Sven – He decided (or didn’t) to take the middle line through the meat of the hole. His back end was sucked in and him and his boat submerged and disappeared. The wave then spat him out vertically up in the air, he landed flat, continued to paddle and made it to safety!

 

Lucy – Ooooops! She also decided to take the hero line through the middle. After a complete trashing she hung in and attempted two roles, then throw her paddles away and tried to hand roll. Fail, fail, fail, missed a T rescue and, yes, took a swim!!! She is actually fuming and didn’t speak to us for ages after. Apparently “Lucy DOES’NT swim” Really Lucy!!!!! After a little alone time she was fine and we continued on.

 

Olivia managed to keep hold of her paddles for the whole river!! We went over many wave trains, some of which were huge and great fun!!! The sunshine run certainly lived up to the name, providing entertainment, sunshine and a fab end to a great holiday.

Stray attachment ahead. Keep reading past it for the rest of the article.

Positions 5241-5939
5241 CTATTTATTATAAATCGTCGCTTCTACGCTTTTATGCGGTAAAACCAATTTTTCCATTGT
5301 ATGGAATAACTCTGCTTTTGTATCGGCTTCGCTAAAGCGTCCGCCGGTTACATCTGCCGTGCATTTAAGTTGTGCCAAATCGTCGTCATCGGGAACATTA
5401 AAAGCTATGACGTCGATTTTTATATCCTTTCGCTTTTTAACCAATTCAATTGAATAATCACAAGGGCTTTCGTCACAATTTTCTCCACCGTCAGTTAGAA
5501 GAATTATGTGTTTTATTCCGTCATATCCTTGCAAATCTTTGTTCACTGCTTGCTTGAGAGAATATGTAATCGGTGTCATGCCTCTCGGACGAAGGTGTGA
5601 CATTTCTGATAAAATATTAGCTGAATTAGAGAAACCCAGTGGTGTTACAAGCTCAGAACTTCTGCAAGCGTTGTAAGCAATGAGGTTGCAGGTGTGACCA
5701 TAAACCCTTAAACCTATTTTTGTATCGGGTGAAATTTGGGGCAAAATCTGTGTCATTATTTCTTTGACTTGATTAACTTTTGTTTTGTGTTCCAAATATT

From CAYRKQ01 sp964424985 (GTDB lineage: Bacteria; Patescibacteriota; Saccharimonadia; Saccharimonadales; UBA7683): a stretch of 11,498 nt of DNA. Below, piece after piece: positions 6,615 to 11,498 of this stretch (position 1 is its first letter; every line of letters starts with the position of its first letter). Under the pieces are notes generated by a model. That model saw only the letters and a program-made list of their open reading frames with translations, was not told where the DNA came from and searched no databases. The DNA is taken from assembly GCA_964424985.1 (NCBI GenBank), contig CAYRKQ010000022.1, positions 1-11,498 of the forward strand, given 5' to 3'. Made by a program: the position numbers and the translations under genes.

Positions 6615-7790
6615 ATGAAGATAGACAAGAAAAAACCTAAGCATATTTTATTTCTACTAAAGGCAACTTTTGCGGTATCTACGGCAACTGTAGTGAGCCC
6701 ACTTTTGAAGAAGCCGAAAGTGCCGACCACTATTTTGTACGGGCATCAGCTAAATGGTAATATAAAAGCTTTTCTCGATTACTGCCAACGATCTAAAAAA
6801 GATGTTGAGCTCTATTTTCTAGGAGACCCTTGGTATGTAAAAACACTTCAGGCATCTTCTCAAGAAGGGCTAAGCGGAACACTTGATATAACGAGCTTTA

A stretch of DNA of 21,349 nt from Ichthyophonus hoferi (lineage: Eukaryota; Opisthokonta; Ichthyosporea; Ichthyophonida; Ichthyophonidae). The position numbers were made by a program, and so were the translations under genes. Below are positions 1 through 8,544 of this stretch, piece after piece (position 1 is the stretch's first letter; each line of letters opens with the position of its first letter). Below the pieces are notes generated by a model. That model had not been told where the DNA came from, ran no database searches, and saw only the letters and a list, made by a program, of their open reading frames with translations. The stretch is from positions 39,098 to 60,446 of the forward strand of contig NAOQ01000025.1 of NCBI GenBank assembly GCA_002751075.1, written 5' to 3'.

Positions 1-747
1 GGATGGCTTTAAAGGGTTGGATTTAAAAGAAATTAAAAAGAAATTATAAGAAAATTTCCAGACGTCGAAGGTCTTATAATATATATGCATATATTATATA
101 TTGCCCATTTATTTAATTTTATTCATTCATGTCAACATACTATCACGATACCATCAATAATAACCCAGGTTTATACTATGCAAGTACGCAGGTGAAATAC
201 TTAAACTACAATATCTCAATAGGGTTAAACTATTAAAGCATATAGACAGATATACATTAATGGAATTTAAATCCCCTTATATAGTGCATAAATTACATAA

Fiona Wrigg xxx                      More Photos……………..

 

02/08/13 Day 12 Thursday – Upper Guil

 

An older person sits, starring off to the middle distance, on a damp plastic chair for 2 hours or more.  An occasional spasm of fear passes his face.  Both whimpers and copious dribbles occur.  Welcome to the world of Southern Alpine Paddling.

 

We are on the Upper Guile, grade 3+ (4) from Abries to Château Queyras.  It starts off an easy class 3 until it reaches the gorge and then there are a series of complicated drops and turns.  All of which I traversed unscathed (he says proudly) with an attendant in front and 2 behind me.  Several perfectly good eddies were joyously waved at as we gamely sailed by.  Having got through the gorge without incident, I had, what is technically referred to in kayaking terms as a swim.  In 2 feet of water, just before a road bridge I collided with a rock and stepped out.  After this it was easy.  No real features until we reached, and ran the weir on the outskirts of the town.  Then an easy eddie out and lunch.  For this, they gave us cold scraps of cheese, bread and paté.  Not even a tarte de framboise.  Several of the other groups had abrasions and bruises at the end of the trip.  They insisted these injuries were caused by rock collisions and the like, but I wonder…